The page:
How to Ruin Dinner Parties

In Robos We Trust

My celebrities crushes are Jaime Oliver and Elon Musk. I live to eat and Jaime Oliver’s the cutest TV Chef*, hands down (*runner up is Chef Ben from Below deck). As for Musk, well, it seems I have a thing for bad boy tech entrepreneurs who want to save humankind; as also evidenced by my love for my partner, Kory (who, in addition to creating internet-connected indoor farming systems, also lets me cook for him, which requires a sense of adventure and lack of risk aversion in and of itself).

Only days after gossiping about the Canadian music scene with my music video director sister* (*e.g., me, trying to impress her by saying things like ‘I think I once met Grimes’ lawyer,’ and ‘My ex-boss went to law school with the head of 604 Records’, while she politely nods), Elon Musk showed up to the Met Gala with Grimes as his date! Apparently they bonded over a joke about artificial intelligence taking over the world!! Robo’s Basilisk, to be exact!!!

Boiled down, Robo’s Basilisk is a thought experiment that posits ‘if you do not dedicate your life to bringing artificial intelligence (“AI”) into existence, then you will be eternally tortured when AI becomes a super-powered species.’ Sounds nutso, or logical, depending on whom you ask, while it may launch others spiraling down a rabbit hole, questioning the makeup of our existence and whether anything is real.

I didn’t understand what an existential crisis was until I was 25 years old. Sure, I had studied existential philosophy in university. I thought it was really cool when we watched The Matrix in Philosophy in Film, though I chalked the idea we’re living in a computer stimulation to a zany movie idea rather than anything rooted in ration.

Jump to 2011, and I’m at the end of my articled year after slugging through ten months of torturous legal internship* (*maybe a sign I failed Robo Basilisk, but more on that later). The only thing between me and my license to practice law was the Law Society bar admission course, an eight-ish week program of lectures, comfy pants, and best of all, dismissal from class at two pm. With the extra time off, I wanted to give my mind a break. Let it float through non-legal books and wander in other subjects.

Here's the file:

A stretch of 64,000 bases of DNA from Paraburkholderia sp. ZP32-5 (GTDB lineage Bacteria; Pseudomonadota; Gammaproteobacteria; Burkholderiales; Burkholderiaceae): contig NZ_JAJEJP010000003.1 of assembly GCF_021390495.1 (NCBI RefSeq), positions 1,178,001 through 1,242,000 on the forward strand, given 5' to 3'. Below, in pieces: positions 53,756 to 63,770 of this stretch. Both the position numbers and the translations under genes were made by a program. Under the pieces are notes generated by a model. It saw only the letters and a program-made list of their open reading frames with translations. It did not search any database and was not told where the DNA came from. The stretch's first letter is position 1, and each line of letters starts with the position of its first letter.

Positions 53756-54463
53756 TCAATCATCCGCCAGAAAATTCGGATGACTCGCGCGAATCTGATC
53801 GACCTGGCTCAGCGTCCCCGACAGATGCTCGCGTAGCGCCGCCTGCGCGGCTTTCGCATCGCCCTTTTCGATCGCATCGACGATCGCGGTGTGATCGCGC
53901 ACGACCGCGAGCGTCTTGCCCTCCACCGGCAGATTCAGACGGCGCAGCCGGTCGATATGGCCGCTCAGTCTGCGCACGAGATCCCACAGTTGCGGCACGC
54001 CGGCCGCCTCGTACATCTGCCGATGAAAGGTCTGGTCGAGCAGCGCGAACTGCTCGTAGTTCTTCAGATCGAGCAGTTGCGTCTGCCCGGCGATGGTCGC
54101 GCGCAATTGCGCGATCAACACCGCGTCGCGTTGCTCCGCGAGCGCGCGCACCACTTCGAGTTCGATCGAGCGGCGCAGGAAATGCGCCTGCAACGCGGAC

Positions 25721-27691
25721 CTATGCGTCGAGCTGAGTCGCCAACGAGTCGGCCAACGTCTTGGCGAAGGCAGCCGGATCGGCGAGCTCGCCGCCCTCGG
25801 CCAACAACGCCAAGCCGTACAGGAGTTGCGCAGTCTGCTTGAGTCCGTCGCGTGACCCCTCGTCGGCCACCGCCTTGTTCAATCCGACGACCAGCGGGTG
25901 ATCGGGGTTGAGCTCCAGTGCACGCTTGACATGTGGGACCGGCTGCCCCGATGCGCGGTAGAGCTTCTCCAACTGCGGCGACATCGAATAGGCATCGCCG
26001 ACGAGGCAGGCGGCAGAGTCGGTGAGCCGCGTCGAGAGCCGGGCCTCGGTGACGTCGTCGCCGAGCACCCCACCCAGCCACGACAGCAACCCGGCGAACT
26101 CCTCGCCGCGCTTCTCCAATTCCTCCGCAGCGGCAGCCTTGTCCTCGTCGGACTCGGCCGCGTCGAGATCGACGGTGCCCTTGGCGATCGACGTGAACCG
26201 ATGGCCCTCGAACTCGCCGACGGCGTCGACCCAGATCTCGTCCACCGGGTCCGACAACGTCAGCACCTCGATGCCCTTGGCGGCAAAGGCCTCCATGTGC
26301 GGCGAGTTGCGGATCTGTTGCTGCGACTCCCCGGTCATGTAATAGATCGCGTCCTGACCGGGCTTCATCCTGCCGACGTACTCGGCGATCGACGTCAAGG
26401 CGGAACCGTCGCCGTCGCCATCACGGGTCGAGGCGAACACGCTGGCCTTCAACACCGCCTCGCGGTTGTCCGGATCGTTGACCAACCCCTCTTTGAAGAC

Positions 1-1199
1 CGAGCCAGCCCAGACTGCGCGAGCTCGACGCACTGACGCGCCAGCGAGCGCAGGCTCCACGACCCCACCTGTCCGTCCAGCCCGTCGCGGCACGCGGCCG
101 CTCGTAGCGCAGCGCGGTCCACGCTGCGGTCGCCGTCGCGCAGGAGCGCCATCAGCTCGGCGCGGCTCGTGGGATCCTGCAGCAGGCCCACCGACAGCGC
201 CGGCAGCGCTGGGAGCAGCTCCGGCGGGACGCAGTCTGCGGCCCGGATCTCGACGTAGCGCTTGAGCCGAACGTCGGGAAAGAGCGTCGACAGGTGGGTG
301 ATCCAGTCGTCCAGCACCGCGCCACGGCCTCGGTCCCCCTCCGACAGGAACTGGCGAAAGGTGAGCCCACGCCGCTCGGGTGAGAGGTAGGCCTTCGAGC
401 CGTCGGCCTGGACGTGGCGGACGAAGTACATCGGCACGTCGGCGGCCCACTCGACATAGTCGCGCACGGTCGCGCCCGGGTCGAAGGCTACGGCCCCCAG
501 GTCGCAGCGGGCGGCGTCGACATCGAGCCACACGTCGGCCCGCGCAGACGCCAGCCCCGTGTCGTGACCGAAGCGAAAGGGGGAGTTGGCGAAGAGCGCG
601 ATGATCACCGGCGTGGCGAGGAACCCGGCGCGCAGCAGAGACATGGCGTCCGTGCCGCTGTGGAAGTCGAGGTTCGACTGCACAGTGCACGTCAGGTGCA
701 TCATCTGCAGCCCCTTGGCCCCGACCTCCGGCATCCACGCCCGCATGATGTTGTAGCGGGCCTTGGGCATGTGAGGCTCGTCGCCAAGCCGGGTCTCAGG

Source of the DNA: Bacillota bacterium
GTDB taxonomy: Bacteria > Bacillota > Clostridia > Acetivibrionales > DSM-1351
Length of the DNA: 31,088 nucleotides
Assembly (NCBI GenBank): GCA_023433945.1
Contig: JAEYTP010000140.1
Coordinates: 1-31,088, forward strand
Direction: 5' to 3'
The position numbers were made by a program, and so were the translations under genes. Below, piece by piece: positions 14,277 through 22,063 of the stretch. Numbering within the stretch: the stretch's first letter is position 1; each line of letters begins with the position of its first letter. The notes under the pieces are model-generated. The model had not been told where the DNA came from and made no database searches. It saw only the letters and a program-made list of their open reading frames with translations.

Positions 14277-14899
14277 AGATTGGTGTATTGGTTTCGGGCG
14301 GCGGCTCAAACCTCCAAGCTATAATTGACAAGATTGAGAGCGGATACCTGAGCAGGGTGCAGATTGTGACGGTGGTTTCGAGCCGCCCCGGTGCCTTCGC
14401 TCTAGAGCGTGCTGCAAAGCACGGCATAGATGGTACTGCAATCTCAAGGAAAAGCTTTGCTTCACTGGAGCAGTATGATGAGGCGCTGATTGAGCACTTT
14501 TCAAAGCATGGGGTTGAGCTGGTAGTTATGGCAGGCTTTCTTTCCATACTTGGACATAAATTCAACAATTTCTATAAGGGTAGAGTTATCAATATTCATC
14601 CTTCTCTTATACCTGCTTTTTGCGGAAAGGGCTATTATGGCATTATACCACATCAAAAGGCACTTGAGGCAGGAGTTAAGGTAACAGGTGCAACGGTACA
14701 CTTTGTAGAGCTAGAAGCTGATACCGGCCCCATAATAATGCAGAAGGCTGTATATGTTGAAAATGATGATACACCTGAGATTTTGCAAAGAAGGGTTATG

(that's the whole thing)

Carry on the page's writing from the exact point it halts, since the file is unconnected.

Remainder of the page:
If I had picked up a gardening book, or perhaps something uplifting from Oprah’s Book Club, my life may have ended up very differently.

Instead, I chewed into The Singularity is Near by Ray Kurzweil, after seeing the author on the Colbert Report.

Kurzweil argues the inevitable consequence of technology advancing exponentially is soon computers will possess more intelligence than humankind, kickstarting a new evolution, a new species: AI. And that, my friends, is when shit hits the fan. We can’t even imagine what will be possible post-singularity, because our dinky human brains just aren’t smart enough.

What’s more: All matter is data, simply zeros and ones, and all data can be made intelligent, and there is nothing in the universe that isn’t matter; therefore, the whole universe will become an intelligent operating system.

Given how long the universe has existed, and given humankind has only been around for a speck on the timeline of said existence, what are the chances we’re really living in the first generation that brings rise to AI? Chances are (according to Kurzweil), it’s happened before. Chances are, we’re simply trapped in The Matrix, a computer simulation for scientific* or entertainment* purposes (*maybe an experiment to see if we reach singularity before self-destructing) (*or maybe we’re just the Bravo TV of the AI world).

It was a bit hard to focus on legal studies with my unfinished The Singularity is Near crying from my bedside table. And while, unlike Kurzweil, I’m not entirely sold on simulation theory, I was definitely experiencing my first existential crisis. What was the point of studying for the bar exam when AI would take over the job of lawyers anyhow? More so, what’s the point of anything if we’re just Sims?!* (*more so, more so, what is the point of the Sims? Keeping your Sim safe from microwave fires? Building a dope house with the cheat code “rosebud”? Torturing your Sims by building walls around them without doors so they’d be trapped and have to pee on the lawn before getting dragged off by the Grim Reaper?)

Robo’s Basilisk says our robot overlords will bestow kindness to those who brought them into existence, while those who simply lived charitable, selfless lives are Shit Out of Luck* (*Mother Theresa and Gandhi were in the wrong business).  Fortunately, I’m no longer a lawyer, but now a startup co-founder, creating in the AI space*. So, I guess this absolves me of everything else? Time to run more red lights, cheat on taxes, throw pop cans in the trash, and other morally ambiguous acts. Game on?

(*In a strangely synchronic event, when I went into my HR manager’s office to quit my last “traditional” law job, I noticed a copy of Time Magazine on her desk. On its cover, was D-Wave’s Quantum Computer. I pointed it out, and she casually mentioned its her husband’s company (!!), like no big deal, my husband has created the world’s first quantum computer which, you know, could bring about singularity, or at least make it a lot harder to come up with a secure password. I told her about simulation theory and she exasperated, “Oh, I know! Gordie (her husband) talks about that all time! It really ruins dinner parties.”)

 

 

 

 

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